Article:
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Bob Seager is a special kind of musician. It’s easy to pop off jokes at the 70s rocker’s expense. The truth is, Bob Seager and his Silver Bullet Band will step to the stodgiest of fogies with a few tunes and make them boogie; “Against the Wind,” “Hollywood Nights,” and, of course, “Night Moves.” The same could be same for the American muscle car. Like Detroit singer, the muscle car has to work for its respect. And, again, like Seager, few muscle cars have earned respect like the Shelby GT350 Fastback

Bob Seager’s 1969 Shelby GT350 Fastback is for sale

I will stop pointing out all the comparisons between the Shelby and Robert Seager. Just know that I am doing it in my head. That said, 1969 was the last year of the mighty Shelby. This makes a 1969 Shelby significant aside from this one’s owner. 

Silodrome notes that the ‘69 Shelbys are significant for another reason. The last year of the Shelby saw a front-end redesign that clearly separated from the earlier models. This new front end looked a bit more ‘70s. Some don’t care for this look as much. 

Aside from the base collectability of this car, this one was once Bob Seager’s. Seager was a prolific recording artist from the Detroit area who wrote and performed many major hits throughout the late 70s and 80s. Over his career, he sold over 75 million records. 

With all that hit money, Seager unsurprisingly spent his cash on this 1969 Ford Shelby GT350. Sometime after Seager owned it, it ended up at the Horton Classic Car Museum Collection, where it lived for years. Due to its museum life, it will need a full tune-up, fluid change, and tires. 

Why is the Shelby GT350 so expensive? 

1969 Shelby GT350
1969 Shelby GT350 | Mecum

The Shelby GT350 was the high-performance version of the already massively popular Ford Mustang. Shelbys are also pretty rare, considering they were only in production for five years. According to Silodrome, the first Shelby GT350 was introduced in 1965. The car featured a modified version of Ford’s 289 V8 engine, which had been significantly upgraded. The normal Mustang suspension and braking systems were also highly improved.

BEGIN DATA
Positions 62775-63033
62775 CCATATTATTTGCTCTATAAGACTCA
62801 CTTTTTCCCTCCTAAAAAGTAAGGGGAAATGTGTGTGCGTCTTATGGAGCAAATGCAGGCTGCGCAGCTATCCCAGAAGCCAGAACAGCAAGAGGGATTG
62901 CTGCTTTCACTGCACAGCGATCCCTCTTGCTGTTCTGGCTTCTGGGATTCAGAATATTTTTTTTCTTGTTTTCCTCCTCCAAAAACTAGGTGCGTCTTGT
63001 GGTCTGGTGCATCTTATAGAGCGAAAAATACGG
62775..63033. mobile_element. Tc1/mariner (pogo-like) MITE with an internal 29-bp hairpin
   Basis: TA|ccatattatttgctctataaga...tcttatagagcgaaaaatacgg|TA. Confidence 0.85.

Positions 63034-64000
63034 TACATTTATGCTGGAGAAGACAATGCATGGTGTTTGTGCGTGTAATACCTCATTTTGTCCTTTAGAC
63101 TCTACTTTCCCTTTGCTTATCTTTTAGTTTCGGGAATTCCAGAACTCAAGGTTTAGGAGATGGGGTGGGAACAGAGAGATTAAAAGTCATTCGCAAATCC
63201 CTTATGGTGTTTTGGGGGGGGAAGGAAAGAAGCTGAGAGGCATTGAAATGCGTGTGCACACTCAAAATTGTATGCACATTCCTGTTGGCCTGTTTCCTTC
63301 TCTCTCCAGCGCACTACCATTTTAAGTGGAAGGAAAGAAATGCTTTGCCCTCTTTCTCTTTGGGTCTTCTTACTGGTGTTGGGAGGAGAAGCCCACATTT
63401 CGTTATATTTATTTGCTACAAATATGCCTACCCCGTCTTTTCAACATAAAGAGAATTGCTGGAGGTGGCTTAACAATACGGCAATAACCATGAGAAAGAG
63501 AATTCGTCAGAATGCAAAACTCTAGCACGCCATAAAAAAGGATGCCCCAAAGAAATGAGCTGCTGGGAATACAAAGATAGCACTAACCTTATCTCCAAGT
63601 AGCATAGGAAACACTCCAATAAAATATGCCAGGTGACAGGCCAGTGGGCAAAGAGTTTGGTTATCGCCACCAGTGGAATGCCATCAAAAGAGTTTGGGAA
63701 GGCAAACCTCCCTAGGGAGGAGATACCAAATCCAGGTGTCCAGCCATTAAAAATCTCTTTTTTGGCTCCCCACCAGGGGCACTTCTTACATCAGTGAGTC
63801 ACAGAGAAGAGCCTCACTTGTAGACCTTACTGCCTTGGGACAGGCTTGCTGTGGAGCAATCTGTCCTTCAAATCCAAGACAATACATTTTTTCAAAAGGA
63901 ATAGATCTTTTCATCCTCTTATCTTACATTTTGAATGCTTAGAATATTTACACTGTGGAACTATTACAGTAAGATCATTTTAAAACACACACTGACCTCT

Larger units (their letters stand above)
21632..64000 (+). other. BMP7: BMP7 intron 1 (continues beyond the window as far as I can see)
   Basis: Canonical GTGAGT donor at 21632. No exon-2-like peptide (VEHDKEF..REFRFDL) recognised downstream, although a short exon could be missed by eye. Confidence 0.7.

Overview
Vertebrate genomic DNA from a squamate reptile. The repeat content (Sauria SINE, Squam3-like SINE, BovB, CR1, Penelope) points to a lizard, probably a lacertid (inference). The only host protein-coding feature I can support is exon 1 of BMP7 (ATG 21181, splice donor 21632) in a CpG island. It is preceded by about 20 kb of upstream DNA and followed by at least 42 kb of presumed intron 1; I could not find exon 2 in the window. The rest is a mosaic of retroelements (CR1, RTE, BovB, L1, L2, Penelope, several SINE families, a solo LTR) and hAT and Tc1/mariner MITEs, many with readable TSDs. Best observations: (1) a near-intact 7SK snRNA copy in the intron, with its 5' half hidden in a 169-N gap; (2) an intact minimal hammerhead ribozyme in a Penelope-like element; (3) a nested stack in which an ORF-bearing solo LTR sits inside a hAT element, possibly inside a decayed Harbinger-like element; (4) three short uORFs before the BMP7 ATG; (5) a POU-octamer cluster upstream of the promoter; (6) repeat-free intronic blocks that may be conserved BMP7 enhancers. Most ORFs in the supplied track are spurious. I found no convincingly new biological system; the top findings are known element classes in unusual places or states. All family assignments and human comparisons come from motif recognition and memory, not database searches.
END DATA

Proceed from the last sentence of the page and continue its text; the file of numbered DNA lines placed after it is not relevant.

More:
Eventually, the GT500 would join the GT350 as the bigger, more powerful high-performance Mustang. These models even got more luxurious features as the models progressed. The 1969 GT350s got that 70s-looking front-end redesign. While 1970 model Shelbys exist, they are a misnomer as they are still just 1969 models just re-labeled, says Silodrome. 

What makes the 1969 Shelby Mustangs different? 

A 1969 Shelby GT350 formerly belonging to Bob Seager
1969 Shelby GT350 | Mecum

We mentioned the front end, but the look of the headlights and grille isn’t all Ford did. The GT350’s body design changed a little bit, too, along with updated suspension, more powerful engine options, a fiberglass hood, and fiberglass front fenders to reduce front-end weight.

The rear spoiler also got a bit wingier, and the tail lights also changed. You also might notice that the air scoop situation up front is a bit more aggressive. 

How much is Bob Seager’s GT350? 

The car is heading to the Mecum auction in Houston on April 13-15. These cars often fetch well into the six figures. It’ll be interesting to see if Bob’s ownership will affect the value. Check the listing here if you want to know more about the Shelby.